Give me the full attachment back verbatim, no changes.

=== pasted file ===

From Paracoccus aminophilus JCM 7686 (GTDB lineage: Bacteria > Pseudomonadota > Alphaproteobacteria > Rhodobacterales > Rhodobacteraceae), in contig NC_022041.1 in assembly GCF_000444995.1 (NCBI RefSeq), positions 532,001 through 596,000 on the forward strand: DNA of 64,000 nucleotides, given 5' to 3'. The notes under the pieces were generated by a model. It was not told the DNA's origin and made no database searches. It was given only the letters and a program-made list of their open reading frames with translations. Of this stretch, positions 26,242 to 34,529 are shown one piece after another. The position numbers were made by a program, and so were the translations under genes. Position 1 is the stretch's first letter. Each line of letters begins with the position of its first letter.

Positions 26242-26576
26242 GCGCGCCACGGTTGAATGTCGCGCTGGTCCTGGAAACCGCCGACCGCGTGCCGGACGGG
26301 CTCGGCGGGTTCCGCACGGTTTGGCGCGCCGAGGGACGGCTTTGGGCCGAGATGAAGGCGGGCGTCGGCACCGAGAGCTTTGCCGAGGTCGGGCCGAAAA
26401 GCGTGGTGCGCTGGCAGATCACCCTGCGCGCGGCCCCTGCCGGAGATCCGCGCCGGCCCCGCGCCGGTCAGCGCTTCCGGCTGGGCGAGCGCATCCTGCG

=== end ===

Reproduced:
From Paracoccus aminophilus JCM 7686 (GTDB lineage: Bacteria > Pseudomonadota > Alphaproteobacteria > Rhodobacterales > Rhodobacteraceae), in contig NC_022041.1 in assembly GCF_000444995.1 (NCBI RefSeq), positions 532,001 through 596,000 on the forward strand: DNA of 64,000 nucleotides, given 5' to 3'. The notes under the pieces were generated by a model. It was not told the DNA's origin and made no database searches. It was given only the letters and a program-made list of their open reading frames with translations. Of this stretch, positions 26,242 to 34,529 are shown one piece after another. The position numbers were made by a program, and so were the translations under genes. Position 1 is the stretch's first letter. Each line of letters begins with the position of its first letter.

Positions 26242-26576
26242 GCGCGCCACGGTTGAATGTCGCGCTGGTCCTGGAAACCGCCGACCGCGTGCCGGACGGG
26301 CTCGGCGGGTTCCGCACGGTTTGGCGCGCCGAGGGACGGCTTTGGGCCGAGATGAAGGCGGGCGTCGGCACCGAGAGCTTTGCCGAGGTCGGGCCGAAAA
26401 GCGTGGTGCGCTGGCAGATCACCCTGCGCGCGGCCCCTGCCGGAGATCCGCGCCGGCCCCGCGCCGGTCAGCGCTTCCGGCTGGGCGAGCGCATCCTGCG